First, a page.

Also called Little Edo, Kawagoe is a city with a pleasant feeling of ancient times. You can enjoy the warehouse district, a special temple and an annual festival… and it is just one hour away from central Tokyo by train!
Great day in Kawagoe
I went to Kawagoe city only once but enjoyed my time there very much: walk with my girlfriend in the street of traditional buildings and cute products, visit of temple with 500 great statues, discovery on day time of the floats to be used during Kawagoe Matsuri (festival) that evening (very intricate designs, impressive and exciting!), and view of the festival at night both from ground level then from above through the window of a shop on a second floor. Kawagoe Festival is very lively: the floats advance, turn, come in abrupt contact with each other, the lanterns are lit on, the big animated dolls move… It is every year so you should not miss it if you visit Japan at that moment! Note that foreigners too are welcome to help pull some of the floats to the exhibition/gathering area. Wouldn’t that be a great shared moment for the two of you?
Kawagoe is a quiet city with a really small area for tourists situated north 15 minutes away on foot from Kawagoe station: the warehouse district called Kurazukuri. There, you can see old buildings reminding of Tokyo a few hundred years ago. As Tokyo was called Edo at that time, Kawagoe is naturally nicknamed “Little Edo”. When you walk in the warehouse district, look at the second floor of the buildings; you will see windows with very thick doors to protect the products from thieves as well as from fires! The shops and restaurants of Kurazukuri Street have a great atmosphere that is fun for both men and women walking around. Nearby, you will also find the Bell Tower, which looks like a tower from a fantasy movie with cities under siege! This tower chimes at 06:00, 12:00, 15:00 and 18:00 so open your ears if you are nearby at one of these times. The other interesting street to visit is “Kashiya Yokocho” i.e. Candy Alley (north-west of the warehouse district). Try many traditional Japanese sweets in an ancient ambiance :)Will you and your partner choose the same sweets to taste and will you like the same ones?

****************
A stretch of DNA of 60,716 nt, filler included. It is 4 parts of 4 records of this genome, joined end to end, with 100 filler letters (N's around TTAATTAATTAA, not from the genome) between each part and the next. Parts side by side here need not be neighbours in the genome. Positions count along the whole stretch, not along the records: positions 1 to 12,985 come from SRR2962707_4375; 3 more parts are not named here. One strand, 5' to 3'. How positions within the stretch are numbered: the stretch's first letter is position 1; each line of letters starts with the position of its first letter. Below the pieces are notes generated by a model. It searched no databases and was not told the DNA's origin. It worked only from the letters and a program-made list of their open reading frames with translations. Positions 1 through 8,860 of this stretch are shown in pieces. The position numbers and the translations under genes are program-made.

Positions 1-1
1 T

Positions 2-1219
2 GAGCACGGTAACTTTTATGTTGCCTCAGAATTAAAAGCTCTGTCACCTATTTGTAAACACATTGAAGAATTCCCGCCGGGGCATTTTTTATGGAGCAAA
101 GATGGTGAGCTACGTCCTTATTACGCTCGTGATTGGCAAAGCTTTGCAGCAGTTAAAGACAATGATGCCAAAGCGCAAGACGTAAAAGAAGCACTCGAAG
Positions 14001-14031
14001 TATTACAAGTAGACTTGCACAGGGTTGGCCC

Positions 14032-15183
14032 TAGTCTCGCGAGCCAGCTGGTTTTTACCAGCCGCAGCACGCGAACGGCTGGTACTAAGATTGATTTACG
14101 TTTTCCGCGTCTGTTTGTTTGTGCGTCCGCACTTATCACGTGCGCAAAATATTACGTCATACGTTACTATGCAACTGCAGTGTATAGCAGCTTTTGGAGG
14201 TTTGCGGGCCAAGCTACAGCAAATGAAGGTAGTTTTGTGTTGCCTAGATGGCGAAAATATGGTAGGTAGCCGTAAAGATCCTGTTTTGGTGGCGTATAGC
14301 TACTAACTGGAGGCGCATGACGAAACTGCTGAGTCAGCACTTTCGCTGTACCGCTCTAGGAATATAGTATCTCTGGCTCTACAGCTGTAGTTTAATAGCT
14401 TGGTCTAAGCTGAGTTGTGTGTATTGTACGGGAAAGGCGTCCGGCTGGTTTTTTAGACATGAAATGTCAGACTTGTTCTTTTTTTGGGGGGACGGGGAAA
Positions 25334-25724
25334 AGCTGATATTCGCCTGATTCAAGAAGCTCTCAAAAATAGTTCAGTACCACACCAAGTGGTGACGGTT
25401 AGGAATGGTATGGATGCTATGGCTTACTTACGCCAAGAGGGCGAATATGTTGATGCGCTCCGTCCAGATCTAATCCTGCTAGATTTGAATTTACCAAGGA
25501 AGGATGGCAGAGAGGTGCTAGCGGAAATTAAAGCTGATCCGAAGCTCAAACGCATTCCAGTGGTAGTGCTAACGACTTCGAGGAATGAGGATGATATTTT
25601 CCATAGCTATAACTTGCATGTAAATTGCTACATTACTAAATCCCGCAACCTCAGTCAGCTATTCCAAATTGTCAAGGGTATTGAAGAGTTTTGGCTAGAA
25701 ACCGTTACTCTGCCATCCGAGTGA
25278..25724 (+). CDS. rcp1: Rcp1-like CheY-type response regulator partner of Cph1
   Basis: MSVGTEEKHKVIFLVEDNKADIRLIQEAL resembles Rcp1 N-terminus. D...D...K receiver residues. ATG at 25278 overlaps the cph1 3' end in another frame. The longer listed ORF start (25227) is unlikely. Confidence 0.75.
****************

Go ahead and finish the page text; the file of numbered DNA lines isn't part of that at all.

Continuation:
If you look for a place to have lunch or dinner, consider one of the many local eel restaurants if you are neither vegan nor vegetarian. In ancient time, when it was forbidden to eat meat, eel became the common source of protein for the inhabitants of Kawagoe. This is why there are so many delicious eel restaurants in the area!
If you like art and are interested in religion, you must visit Kita-in Buddhist temple to see its stone statues of the “Gohyaku Rakan”, 500 disciples of Buddha. Notice how every face is different! You will have a great time walking around and taking photos. The light and shadows get really interesting at the end of the day…
Kawagoe Festival is a Japanese traditional festival with a 370-year history, and held every year for two days at the end of October. The pageant of the festival is notably held in the Kurazukuri old storehouse zone. It is really super exciting and I believe it really deserves the designation it obtained as a National Important Intangible Folk Cultural Property under the title “Kawagoe Hikawa Festival Float Event”.
Approximately 20 floats take part in the festival, going in the streets on daytime and nighttime. The most exciting part is at night when 2 floats meet each other and the 2 teams start a dance & music battle! With the lanterns, the masks of foxes and lions, and the dolls on top, it is quite a sight!
You can easily access Kawagoe city (Saitama Prefecture) from the heart of Tokyo in one hour via Shibuya station, Shinjuku-sanchome station (beside Shinjuku station) or Ikebukuro station. Just ride the Fukutoshin Line and/or Tobu Tojo Line for 470-590 yen.
If you plan to visit Kawagoe but have not chosen your hotel yet, consider reserving a room in Tokyo near Shibuya station, Shinjuku station, Shinjuku-sanchome station, or Ikebukuro station, all very convenient to go to Kawagoe!